P800 Upadacitinib is effective and safe for Crohn’s Disease: prospective real-world experience
Friedberg, S.(1)*;Choi, D.(1);Hunold, T.(1);Choi, N.K.(1);Garcia, N.M.(1);Picker, E.A.(1);Cohen, N.A.(1);Cohen, R.D.(1);Dalal, S.R.(1);Pekow, J.(1);Sakuraba, A.(1);Cleveland, N.K.(1);Rubin, D.T.(1);
(1)University of Chicago, Inflammatory Bowel Disease Center, Chicago, United States;
Upadacitinib (upa) is a novel selective JAK-1 inhibitor that has demonstrated efficacy in the treatment of moderate to severe ulcerative colitis (UC) and Crohn’s disease (CD) and has received regulatory approval for UC. We report our prospective real-world experience with upadacitinib in patients with CD.
We performed a prospective analysis of clinical outcomes during upa therapy in patients with CD using pre-determined follow-up intervals at weeks 0, 2, 4, and 8 as part of a formalized treatment evaluation protocol at our institution. We used the Harvey Bradshaw Index (HBI), C-reactive protein (CRP) and fecal calprotectin (FCP). Clinically active disease was defined as HBI ≥5. Clinical response was defined as a decrease of ≥ 3 points from baseline HBI. Clinical remission was defined as HBI <5. Corticosteroid free clinical remission (CSFR) was defined as those in clinical remission, not taking any form of systemic corticosteroid at the specific time point. CRP normalization was defined as baseline elevated and then within the normal range for the lab used (Quest Diagnostics (Secaucus, NewJersey) ≤8 mg/L or University of Chicago Medicine ≤5 mg/L). FCP response and remission was assessed at three different cutoffs: less than 250 μg/g, 150 μg/g, and 50μg/g. Adverse events were recorded as treatment-related adverse events (AE) and serious adverse events (SAE).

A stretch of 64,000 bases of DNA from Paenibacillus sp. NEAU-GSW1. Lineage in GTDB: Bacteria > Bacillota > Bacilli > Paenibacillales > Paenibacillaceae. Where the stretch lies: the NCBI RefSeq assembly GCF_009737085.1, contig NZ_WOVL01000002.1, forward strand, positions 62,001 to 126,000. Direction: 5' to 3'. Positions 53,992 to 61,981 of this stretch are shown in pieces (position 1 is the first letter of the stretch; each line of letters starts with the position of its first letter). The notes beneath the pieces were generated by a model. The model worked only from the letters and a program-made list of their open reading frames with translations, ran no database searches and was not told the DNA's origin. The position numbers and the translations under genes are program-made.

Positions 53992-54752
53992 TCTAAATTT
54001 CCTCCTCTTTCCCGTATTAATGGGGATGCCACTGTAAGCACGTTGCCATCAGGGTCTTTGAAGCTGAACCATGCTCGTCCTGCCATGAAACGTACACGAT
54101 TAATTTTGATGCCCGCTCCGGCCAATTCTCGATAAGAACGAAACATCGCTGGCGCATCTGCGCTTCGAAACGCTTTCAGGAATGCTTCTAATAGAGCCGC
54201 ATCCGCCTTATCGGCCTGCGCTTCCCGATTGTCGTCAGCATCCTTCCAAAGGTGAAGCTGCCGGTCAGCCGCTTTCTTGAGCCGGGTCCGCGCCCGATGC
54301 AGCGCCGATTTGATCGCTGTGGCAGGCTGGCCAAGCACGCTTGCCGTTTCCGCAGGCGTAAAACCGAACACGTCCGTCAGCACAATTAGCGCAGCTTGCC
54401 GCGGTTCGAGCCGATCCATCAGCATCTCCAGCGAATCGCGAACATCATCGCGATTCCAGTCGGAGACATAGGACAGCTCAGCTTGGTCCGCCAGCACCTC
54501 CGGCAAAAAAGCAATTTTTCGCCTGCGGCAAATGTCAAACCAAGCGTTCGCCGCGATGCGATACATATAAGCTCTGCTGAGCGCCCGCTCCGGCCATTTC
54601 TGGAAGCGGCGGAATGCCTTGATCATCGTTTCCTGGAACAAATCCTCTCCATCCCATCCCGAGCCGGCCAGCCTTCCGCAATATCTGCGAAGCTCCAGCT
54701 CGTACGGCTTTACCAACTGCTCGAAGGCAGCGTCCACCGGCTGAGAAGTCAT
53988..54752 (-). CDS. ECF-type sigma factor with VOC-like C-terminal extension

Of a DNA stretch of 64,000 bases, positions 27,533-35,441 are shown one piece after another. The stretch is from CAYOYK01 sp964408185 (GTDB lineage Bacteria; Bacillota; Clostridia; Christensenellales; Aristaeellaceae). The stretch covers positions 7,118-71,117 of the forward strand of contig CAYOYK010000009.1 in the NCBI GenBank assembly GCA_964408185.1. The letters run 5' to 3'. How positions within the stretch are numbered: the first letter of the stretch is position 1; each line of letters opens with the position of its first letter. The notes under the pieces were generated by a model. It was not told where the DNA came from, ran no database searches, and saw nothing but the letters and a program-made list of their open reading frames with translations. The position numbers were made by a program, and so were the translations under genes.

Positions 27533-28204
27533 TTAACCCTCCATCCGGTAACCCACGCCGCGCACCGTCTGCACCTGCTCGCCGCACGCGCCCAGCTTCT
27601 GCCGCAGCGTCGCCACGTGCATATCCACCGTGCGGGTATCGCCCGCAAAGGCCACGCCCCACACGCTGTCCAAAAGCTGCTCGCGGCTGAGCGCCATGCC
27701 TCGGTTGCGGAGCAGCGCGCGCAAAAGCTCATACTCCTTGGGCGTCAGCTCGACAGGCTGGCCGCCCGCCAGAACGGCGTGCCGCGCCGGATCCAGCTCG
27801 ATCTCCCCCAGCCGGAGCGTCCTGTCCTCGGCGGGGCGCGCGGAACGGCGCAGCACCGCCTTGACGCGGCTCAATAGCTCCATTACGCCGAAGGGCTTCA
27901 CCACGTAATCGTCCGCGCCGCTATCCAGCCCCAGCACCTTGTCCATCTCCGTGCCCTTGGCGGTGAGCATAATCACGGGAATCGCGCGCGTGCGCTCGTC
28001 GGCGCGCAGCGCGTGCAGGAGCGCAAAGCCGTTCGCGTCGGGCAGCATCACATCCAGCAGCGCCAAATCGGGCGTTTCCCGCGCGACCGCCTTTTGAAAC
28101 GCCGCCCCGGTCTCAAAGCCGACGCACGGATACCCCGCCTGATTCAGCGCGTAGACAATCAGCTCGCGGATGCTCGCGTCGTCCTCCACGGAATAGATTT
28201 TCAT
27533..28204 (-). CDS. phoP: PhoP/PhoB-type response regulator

47 patients with CD received ≥4 weeks of upa (Table 1). 100% had previously received anti-TNF therapy and 93.6% had received ≥2 advanced therapies (biologic, small molecule, calcineurin-inhibitor). At weeks 4 and 8, 16/21 (76.2%) and 12/16 (75.0%) achieved clinical response and 14/21 (66.7%) and 11/16 (68.8%) achieved clinical remission by 8 weeks, respectively (Table 2). Of those who were on steroids at baseline, 100% (5/5) achieved CSFR. Results were seen as early as week 2 with clinical remission rates of 52.6%. Mean HBI decreased from 6.7 (SD 4.6) at week 0 to 3.5 (3.7) at week 8 (Figure 1). Mean FCP decreased by 707.0 (SD 1026.0) μg/g at week 0 to 74.6 (SD 56.2) μg/g at week 8. Of those with FCP >150 μg/g at baseline, 100% (4/4) achieved FCP <150 μg/g by week 8 (Table 2). Mean CRP decreased by 12.8 (SD 19.1) mg/L to 4.9 (SD 8.0) mg/L at week 8. Of those with CRP >5 mg/L at week 0, 80% (4/5) achieved CRP <5 mg/L by week 8 (Table 2). 23.4% of patients had an AE after starting upa (Table 3). The most common of these was acne (14.9%). Two AEs led to discontinuation and there was a single possible SAE (anemia which was also multifactorial from severely active Crohn's ileitis and vitamin B12 deficiency).
In this large, prospective real-world experience in medically-resistant patients with CD, we describe that upadacitinib is rapidly effective and safe.